Lets make one thing clear, as fine an addition as this intricate work of craftsmanship must appear in Pakistan’s ODI trophy cabinet, there was only one real contest on the cards for Misbah’s men in Dhaka. Having thrashed Sri Lanka and Bangladesh last year, I for one would have been content if the results of the first two games were decided on a mere coin toss. What I was looking forward to, of course, was a chance at slight redemption for Mohali in a probable double bout with the current World Champs. This dreamy scenario of course entailed softening them up in the group stages followed by a solid knock-em-out punching job in the final. Even a false-hope-raising win for our archrivals in the first one, only to be quashed a few days later in the all-important final would have done the trick. But no ... Bangladesh had to go ruin it all with their well-deserved run into the final, leaving me with nothing but the most bitter after taste and an image of Kohli’s smug smile plastered across his face on the trip back to India.
Usually, I have a snarling retort ready for my Indian friends no matter what the magnitude of defeat/humiliation. But this time when one correctly pointed out that “it’s a bit more acceptable when you lose out due to your batting rather than bowling” I could do little but sigh in exasperation. She had a point of course, not being able to defend 330 when you claim to be one of the better bowling line-ups going around should not only hurt but is a tad inexplicable… plus it just looks bad when you fall short of an opposition that contains the likes of Ashok Dinda.
There was no reason we should have lost out to the Indians this time round. They were coming off one of the worst tours for a respectable touring team to Australia in recent memory. Pakistan had momentum on their side with hard-fought wins in the first two games and that man Ashok Dinda was also playing. Yet lose we did, and it wasn’t one of those “Oh ... it’s ok we played well, it just wasn’t our day” sort of losses (they never are with India). We were out played and out thought as the opposition stroked their way home to a comfortable finish, leaving us with little else but our unmentionables clutched in our hands. As well constructed and beautifully orchestrated Kohli’s symphonic innings might have been, it still shouldn’t and wouldn’t have been enough if Pakistan had given themselves their best shot at a win.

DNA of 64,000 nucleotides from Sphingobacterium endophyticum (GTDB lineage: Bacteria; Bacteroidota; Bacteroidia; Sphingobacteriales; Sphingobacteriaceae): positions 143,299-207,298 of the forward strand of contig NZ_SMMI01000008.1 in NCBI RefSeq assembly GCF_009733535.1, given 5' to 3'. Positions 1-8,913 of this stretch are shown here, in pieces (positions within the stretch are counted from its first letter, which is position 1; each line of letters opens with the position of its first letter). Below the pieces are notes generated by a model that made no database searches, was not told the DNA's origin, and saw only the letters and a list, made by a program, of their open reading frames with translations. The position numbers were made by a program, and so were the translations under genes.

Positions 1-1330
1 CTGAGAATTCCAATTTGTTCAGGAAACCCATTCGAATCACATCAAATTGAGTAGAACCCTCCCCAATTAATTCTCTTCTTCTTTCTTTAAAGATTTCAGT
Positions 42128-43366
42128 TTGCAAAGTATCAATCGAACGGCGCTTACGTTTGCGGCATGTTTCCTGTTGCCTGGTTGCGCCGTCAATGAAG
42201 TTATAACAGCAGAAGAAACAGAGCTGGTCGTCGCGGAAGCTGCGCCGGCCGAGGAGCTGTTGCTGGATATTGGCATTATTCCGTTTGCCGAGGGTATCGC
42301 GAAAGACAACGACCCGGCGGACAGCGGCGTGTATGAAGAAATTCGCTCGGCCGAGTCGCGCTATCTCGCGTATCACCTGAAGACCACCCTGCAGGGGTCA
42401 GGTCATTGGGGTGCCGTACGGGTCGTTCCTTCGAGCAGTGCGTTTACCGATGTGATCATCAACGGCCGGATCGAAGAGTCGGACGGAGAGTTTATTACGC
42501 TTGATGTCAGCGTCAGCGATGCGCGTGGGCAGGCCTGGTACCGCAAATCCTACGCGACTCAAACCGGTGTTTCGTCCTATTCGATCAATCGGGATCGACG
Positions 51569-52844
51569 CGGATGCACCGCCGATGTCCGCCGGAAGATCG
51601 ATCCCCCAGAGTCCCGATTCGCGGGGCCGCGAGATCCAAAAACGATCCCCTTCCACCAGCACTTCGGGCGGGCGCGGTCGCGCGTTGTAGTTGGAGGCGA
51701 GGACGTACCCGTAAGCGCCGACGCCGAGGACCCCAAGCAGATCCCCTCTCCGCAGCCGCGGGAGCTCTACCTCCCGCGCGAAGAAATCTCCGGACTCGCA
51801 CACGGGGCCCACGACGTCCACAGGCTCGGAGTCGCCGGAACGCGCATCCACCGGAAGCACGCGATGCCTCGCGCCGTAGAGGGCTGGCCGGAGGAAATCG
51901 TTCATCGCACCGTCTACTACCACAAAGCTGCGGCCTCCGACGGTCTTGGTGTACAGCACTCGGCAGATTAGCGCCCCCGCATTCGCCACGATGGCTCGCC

For that is what Pakistan has not been doing off late with their selections in limited overs cricket. We have drifted away from a strategy that actually finds its roots in ODIs only to be drafted into Tests much later to wondrous effects against Sri Lanka and England. I talk of course of the ‘spin strangulation policy’ and the effectiveness of playing a quartet of spinners simultaneously. There is a notion amongst fans and critics alike that Pakistan is over dependent on spin and that an attack of such nature is only suited to certain conditions. But it is a claim that has little evidence to hold water. There has been ample proof on display now over the last year and a half that Pakistan is best when playing Abdul Rehman alongside Ajmal and Hafeez in Tests as well as ODIs. It’s not like I wouldn’t love to have quality fast bowlers in the side being assisted by spinners, but with the crop we have at our disposal at the moment (Yes my finger is squarely pointed at you Wahab Riaz) I would take four spinners any day of the week.
It’s not like Pakistan is compromising by playing Rehman over Cheema/Wahab either. A much more economical as well as wicket taking option, any man who is capable enough to roll over the world’s number one side two Tests in a row should really be a shoo in at the ODI level. Here is a bowler who offers you a guaranteed quota of ten with a maximum of 4.5 to the over, adds variety to your attack and snaffles up a crucial wicket or two as well ... I mean why wouldn’t you play him? Not only that, having dependable bowlers like Hafeez and Rehman in Misbah’s artillery means the batsmen are forced to play more aggressively against Afridi and Ajmal and more often than not that automatically means more wickets.
This pressure valve leaks severely when Pakistan entrusts its bowling duties in the less capable hands of Wahab/Cheema, and the lethality of Misbah’s strikers (Ajmal & Afridi) is reduced to bits as the captain is forced to take on defensive fields for them as well. Remember the edge of Kohli’s bat as Ajmal flummoxed the set batsmen with his signature doosra in the first over of the batting power play. (If you are remembering a moment in the game when you suddenly scrapped out a good tuft of your hair, and simultaneously imploded into shouting obscenities at Misbah’s mother and sister, you remember correctly). That would have gone straight into Younis’s dependable hands at slip, if only Cheema hadn’t been clattered for a humongous six over square leg the previous over, forcing Misbah to just concentrate on blocking out the runs.